Egg producers see finance squeeze amid 'out of sync' market

The value of eggs rose by £17 million to £641 million in 2018
The value of eggs rose by £17 million to £641 million in 2018

Egg producers are seeing their finances squeezed as farmers say retail demand is out of step with the grade of eggs being produced.

The first estimate of total income from farming for last year shows that egg prices were down by more than 2 percent in 2018, and the latest quarterly statistics indicate that the figures are even worse for free range producers.

Farm gate prices for free range eggs in the first quarter of 2019 were down by more than 4 percent compared with the first three months of 2018.

Supplies of eggs in the UK were up by 3 percent in the period from January to March this year, putting downward pressure on the egg price, according the Quarter One statistics produced by Defra.

The average price paid for eggs was down by 2.2 percent year-on-year to 69.7 pence per dozen, although there were bigger falls for both cage and free range eggs.

The average price for a dozen cage eggs was down four per cent to 51.9 pence compared with the first quarter of 2018; the average price for a dozen free range eggs was down 4.1 percent to 79.3 pence.

Last year the farm gate price for free range eggs fell from 82.7 pence in the first quarter to 81.3 pence in the second, before recovering to 82.4 pence in the third quarter.

In the final quarter of the year a dozen free range eggs were fetching 81 pence on average. In the first quarter of this year, the price was down again to 79.3 pence, according to the Defra statistics.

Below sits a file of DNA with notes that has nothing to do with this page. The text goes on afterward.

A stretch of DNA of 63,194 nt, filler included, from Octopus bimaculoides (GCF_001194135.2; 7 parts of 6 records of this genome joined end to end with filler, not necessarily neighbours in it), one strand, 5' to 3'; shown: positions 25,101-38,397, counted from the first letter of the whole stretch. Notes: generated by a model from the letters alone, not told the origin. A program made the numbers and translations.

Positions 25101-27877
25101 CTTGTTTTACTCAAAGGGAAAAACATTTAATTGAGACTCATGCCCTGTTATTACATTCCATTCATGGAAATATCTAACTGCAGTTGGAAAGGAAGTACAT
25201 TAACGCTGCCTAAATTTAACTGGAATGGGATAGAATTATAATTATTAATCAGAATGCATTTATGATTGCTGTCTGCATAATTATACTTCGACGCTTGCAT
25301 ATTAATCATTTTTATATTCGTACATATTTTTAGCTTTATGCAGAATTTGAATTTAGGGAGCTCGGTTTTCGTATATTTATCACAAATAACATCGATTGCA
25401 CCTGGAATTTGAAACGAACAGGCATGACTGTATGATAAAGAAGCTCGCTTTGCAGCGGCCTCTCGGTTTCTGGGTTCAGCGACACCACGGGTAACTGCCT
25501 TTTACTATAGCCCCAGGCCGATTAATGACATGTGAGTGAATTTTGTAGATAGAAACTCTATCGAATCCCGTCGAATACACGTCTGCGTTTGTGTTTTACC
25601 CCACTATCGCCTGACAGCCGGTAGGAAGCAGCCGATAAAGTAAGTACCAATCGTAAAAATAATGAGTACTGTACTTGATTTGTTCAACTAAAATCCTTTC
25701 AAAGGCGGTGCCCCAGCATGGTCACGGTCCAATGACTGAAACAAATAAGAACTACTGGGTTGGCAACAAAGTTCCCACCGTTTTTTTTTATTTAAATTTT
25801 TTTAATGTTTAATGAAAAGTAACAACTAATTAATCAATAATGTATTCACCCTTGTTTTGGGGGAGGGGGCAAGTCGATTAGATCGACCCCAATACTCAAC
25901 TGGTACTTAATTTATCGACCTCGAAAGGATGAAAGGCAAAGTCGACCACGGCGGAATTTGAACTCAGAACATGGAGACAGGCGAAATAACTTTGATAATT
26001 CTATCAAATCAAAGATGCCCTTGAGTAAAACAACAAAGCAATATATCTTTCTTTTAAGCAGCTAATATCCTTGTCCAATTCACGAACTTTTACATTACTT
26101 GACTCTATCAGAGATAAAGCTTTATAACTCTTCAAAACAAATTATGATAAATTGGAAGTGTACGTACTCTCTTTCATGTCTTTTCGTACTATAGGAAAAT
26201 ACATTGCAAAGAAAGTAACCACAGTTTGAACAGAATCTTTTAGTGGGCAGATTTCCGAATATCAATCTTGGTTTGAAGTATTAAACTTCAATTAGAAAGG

The value of eggs rose by £17 million to £641 million, but this was entirely driven by volume, according to the report, as throughput at egg packing stations rose by 5.2 percent over the year.

This put downward pressure on price. Egg prices were down by 2.3 percent over the year, according to the report.

In the egg market, supply and demand for enriched cage eggs seems stable, although free range is continuing to suffer from increased demand for large grade eggs.

'The market is out of sync'

According to Andy Crossland, trading manager at Central Egg Agency, retail demand is out of step with the grade of eggs being produced.

“We still have this issue where most packers want more large than mediums. The market is out of sync - productions against what retail requires.

“And the more birds the industry puts down to satisfy more demand, the more medium we are creating. This is still the main problem we are seeing for the sector.”

He added: “There is good demand for large eggs at retail, we also see good demand for small eggs for boiling and chopping. But the one thing I get offered a lot of is medium size eggs.”

Mr Crossland said he was surprised with the state of the egg market at the moment, given the time of year. “The market usually eases back into the end of May and summer.”

The colony market, in particular, was fine, he said. “There is no new stuff going in and it is stable at retail. It trades well at wholesale, so it feels OK for the time of the year.”

Large eggs were selling for 70 pence and medium eggs for 60 pence at wholesale, he said, which was a reasonable price.

Total income from farming in the UK

The department has also just released its first estimate of total income from farming in the UK for 2018, which shows that income fell by 17 percent last year.

It revealed that, during 2018, total income from farming, overall, fell by £929 million to £4,697 million compared with 2017.

The report said the main contributors to this decrease were a rise in the costs of animal feed, goods and services, fertiliser, energy and labour.

The total cost of intermediate consumption rose by £1,209 million to £17,065 million. All intermediate consumption costs rose with animal feed, other goods and services, energy and fertiliser showing the largest increases, said the report.

The cost of animal feed rose by £509 million to £5,615 million, a combination of increased volumes and feed price.

The extreme weather conditions led to greater demand by the livestock sector as the late, cold spring kept livestock inside for longer and the hot summer affected forage and grass growth. The higher cereal prices kept the annual average feed price up on the year.